The insurance market fluctuates between soft and hard cycles over time. During a hard market, it becomes more difficult and expensive to obtain insurance coverage. But what exactly causes the market to shift into a hard phase? There are several key factors that can create conditions for a hard insurance market.
Overview of Insurance Market Cycles
The insurance industry tends to move in underwriting cycles that swing between “soft” and “hard” market conditions. These cycles typically occur over periods of 5 to 10 years.
A soft market is characterized by:
- Low premium rates
- Relaxed underwriting standards
- Broad coverage
- Lots of capacity – insurers readily write more policies
In contrast, a hard market features:
- Increasing premium rates
- Restrictive underwriting
- Narrowed coverage
- Reduced capacity – insurers scale back writings
The cyclical nature of the insurance market is well documented throughout recent decades. After a prolonged soft market, we are currently in a hardening phase that began in 2017-2018.
Understanding the key factors that create hard and soft markets can help you navigate these cycles as an insurance buyer.
Why Does the Market Shift to Hard?
There are three primary drivers that cause the insurance market to turn hard:
1. Reduced Insurer Profitability
Insurance companies make profits from two main sources:
- Underwriting income from premiums
- Investment income on reserves and surplus
During a long soft market, insurer profitability becomes strained.
To attract business when competition is high, insurers charge reduced premium rates. But claims may not decline at the same pace, pressuring underwriting profits.
Prolonged low interest rates also limit investment returns on the funds insurers hold in reserves. This dual impact on underwriting and investment income squeezes overall insurer profitability.
To repair their financial results, insurers shift to a hard market stance. This allows them to raise rates and become more selective with risks to restore profitable underwriting.
2. Increased Claim Losses
When insurers experience an unexpected rise in claims, it can prompt a move to a hard market.
Higher catastrophe losses from hurricanes, floods, or wildfires are a prime example. When natural disasters spike beyond projections, insurers take a financial hit.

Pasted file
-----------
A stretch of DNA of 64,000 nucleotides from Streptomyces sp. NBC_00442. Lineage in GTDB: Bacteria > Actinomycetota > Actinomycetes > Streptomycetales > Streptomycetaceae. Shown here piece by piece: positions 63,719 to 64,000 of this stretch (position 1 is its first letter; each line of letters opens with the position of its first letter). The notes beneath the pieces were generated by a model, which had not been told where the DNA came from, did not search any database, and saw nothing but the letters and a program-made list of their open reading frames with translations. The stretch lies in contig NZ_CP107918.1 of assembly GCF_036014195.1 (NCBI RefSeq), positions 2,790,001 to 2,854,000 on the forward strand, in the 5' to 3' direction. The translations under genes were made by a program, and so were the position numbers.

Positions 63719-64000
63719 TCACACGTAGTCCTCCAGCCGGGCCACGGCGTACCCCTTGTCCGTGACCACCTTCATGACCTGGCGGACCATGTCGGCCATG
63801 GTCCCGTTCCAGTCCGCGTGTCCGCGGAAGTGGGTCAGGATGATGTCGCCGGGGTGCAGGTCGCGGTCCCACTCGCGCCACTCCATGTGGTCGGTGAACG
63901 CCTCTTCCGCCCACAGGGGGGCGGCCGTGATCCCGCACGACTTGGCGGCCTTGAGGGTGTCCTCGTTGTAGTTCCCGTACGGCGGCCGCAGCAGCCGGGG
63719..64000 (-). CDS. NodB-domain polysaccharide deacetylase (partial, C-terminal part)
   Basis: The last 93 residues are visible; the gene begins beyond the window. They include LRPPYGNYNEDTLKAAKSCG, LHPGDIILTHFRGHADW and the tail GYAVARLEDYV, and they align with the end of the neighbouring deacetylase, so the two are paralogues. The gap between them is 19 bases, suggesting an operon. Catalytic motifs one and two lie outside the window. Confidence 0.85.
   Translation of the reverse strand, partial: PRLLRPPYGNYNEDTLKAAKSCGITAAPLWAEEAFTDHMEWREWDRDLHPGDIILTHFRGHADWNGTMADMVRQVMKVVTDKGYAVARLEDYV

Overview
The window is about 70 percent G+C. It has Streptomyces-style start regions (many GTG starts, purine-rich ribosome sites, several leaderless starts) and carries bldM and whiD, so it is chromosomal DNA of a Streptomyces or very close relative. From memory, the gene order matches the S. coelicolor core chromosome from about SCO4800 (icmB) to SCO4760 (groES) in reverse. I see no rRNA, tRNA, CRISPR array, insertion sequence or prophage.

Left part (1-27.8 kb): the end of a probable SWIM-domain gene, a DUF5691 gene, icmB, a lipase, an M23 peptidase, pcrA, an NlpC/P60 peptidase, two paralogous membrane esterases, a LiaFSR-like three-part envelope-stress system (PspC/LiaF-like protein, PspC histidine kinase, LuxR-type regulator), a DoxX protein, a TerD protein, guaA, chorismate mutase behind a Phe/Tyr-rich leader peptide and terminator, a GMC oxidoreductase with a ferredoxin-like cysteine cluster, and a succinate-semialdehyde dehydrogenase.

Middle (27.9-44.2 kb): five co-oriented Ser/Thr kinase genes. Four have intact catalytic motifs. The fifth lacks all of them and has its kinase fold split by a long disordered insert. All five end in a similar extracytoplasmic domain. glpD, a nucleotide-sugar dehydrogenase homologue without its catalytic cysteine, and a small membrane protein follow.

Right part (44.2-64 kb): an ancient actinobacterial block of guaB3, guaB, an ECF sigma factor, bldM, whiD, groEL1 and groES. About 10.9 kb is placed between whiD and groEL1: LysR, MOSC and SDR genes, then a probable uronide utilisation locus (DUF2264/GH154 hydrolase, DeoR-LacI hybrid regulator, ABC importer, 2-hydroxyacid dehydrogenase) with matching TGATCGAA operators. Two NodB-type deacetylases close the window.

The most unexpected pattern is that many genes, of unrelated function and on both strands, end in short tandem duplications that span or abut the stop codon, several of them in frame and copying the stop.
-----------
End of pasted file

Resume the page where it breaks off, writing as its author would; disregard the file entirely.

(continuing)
Another factor is rising claims frequency and severity trends across liability lines like commercial auto and general liability. This too increases insurer loss ratios and puts pressure on profits.
To offset the impact, insurers respond by hardening rates and tightening underwriting.
3. Reduced Capacity
The insurance market relies on adequate risk capital to maintain capacity.
Capacity refers to the amount of insurance coverage insurers are willing to underwrite based on their capital levels.
During a prolonged soft market, surplus capital gets depleted through lower investment returns and higher losses. Some insurers may exit unprofitable lines altogether.
This capital crunch reduces insurers’ ability to write new coverages, contributing to a hard market as availability tightens.
Examples of Past Hard Markets
Looking at examples from past hard markets can illustrate what drives cycles to turn.
1980s Hard Market
The early 1980s brought a severe hard market, with commercial insurance rates spiking over 100% in some cases.
The primary driver was a capital capacity crunch. During a long soft market in the 1970s, insurer surplus got depleted and interest rates fell. Capacity shrunk just as liability and health insurance losses mounted.
By 1986, U.S. insurer capacity was down by 15%, leading to dramatic rate increases and coverage restrictions.
2001-2003 Hard Market
After a soft second half of the 1990s, the market hardened again in 2001.
Several factors were at play:
- Catastrophe losses jumped after the 9/11 attacks and a series of natural disasters
- New accounting rules forced insurers to strengthen reserves
- Weak stock market hampered investment income
By 2002, commercial insurance rates were up 20% or more across many lines. But after peaking in 2003, the market softened again.
Current Hard Market